The House Appropriations Committee approved an amendment Tuesday that recognizes the negative impact Lyme disease is having on communities across the United States. The amendment, offered by Appropriations Committee Member Frank Wolf, R-VA on behalf of Congressman Chris Gibson, NY-20, acknowledges both the necessity of ongoing research efforts to combat tick-borne illnesses as well as encourages the Agriculture Research Service (ARS) to maintain its efforts related to Lyme. The amendment also urges ARS to consider the human and economic impacts of Lyme disease.
Congressman Gibson recently served as the Honorary co-chairman of the "Lyme Next Forum" that was held at Skidmore College on May 21, which brought together more than 500 attendees with national leaders on Lyme Disease.
"I have heard firsthand from family, friends, and constituents about the impact Lyme disease has had on their lives and the lives of their loved ones. Particularly in Upstate New York, where the incidence of Lyme is among the highest in the country, it is imperative that we improve the ways we detect and care for individuals suffering from tick borne illnesses. This amendment is the next step in our continued efforts to improve federal support for Lyme disease research, and I am pleased the Appropriations Committee recognizes the importance of this work," said Gibson.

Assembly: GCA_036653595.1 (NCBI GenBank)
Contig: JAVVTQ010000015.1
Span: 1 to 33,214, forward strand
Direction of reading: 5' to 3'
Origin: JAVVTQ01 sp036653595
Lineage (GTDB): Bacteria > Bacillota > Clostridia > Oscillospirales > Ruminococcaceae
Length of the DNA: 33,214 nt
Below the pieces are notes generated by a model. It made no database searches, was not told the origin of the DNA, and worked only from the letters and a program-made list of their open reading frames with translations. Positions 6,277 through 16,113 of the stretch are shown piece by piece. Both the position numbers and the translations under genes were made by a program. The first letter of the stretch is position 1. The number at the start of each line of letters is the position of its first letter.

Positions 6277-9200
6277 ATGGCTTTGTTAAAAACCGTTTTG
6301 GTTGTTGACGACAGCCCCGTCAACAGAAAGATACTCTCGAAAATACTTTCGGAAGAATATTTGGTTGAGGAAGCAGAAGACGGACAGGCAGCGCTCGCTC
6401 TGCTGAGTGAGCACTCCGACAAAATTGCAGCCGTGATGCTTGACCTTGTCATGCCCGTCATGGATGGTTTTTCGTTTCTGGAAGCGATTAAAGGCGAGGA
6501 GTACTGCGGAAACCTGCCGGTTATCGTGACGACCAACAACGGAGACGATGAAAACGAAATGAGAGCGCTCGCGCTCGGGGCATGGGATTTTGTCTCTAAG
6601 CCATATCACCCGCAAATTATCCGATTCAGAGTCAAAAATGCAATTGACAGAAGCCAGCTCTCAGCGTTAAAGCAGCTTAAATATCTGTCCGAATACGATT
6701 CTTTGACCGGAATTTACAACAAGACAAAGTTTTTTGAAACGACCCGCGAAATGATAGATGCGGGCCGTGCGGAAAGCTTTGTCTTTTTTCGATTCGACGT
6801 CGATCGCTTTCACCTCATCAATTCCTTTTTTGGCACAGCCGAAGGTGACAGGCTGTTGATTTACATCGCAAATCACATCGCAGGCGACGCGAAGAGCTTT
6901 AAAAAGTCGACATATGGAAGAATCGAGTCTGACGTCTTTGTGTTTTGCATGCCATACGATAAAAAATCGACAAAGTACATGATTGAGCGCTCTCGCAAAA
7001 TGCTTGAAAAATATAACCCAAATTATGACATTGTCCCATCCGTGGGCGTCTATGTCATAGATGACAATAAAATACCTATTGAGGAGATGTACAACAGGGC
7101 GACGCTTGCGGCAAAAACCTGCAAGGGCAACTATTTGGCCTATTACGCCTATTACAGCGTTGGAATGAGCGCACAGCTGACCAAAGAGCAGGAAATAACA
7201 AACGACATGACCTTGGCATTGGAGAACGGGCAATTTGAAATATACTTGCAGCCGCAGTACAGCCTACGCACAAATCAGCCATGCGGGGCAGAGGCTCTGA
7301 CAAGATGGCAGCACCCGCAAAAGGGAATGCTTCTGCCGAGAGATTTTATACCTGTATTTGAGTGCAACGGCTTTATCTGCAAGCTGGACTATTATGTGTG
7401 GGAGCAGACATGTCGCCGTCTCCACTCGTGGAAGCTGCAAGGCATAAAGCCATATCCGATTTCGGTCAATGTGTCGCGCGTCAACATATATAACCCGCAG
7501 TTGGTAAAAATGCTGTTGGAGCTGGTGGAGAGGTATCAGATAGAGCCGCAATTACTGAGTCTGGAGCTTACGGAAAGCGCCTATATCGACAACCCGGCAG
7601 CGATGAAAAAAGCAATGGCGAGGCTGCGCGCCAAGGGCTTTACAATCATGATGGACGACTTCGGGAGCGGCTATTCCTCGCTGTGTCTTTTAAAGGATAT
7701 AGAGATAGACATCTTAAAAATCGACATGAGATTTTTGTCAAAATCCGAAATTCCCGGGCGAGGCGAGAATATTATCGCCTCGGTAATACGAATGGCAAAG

Congressman Gibson is also an original cosponsor of legislation introduced last year that is designed to focus attention on issues surrounding Lyme and other tick borne diseases. H.R. 2557, the Lyme and Tick-Borne Disease Prevention, Education, and Research Act of 2011, establishes an Advisory Committee to address the issue at a national level. He also supported $8.7 million in funding for FY 2012 that is dedicated to Lyme disease research and advocacy.
The amendment text is as follows: ""Lyme Disease Research--The committee recognizes the importance of the ongoing research efforts of the ARS regarding tick-borne illnesses. As the agency continues to build upon its research efforts and protect humans and livestock from tick-borne illnesses, the committee encourages the ARS, in conjunction with other agencies, to maintain its efforts and consider both the human and economic impacts of Lyme disease on communities in the United States.''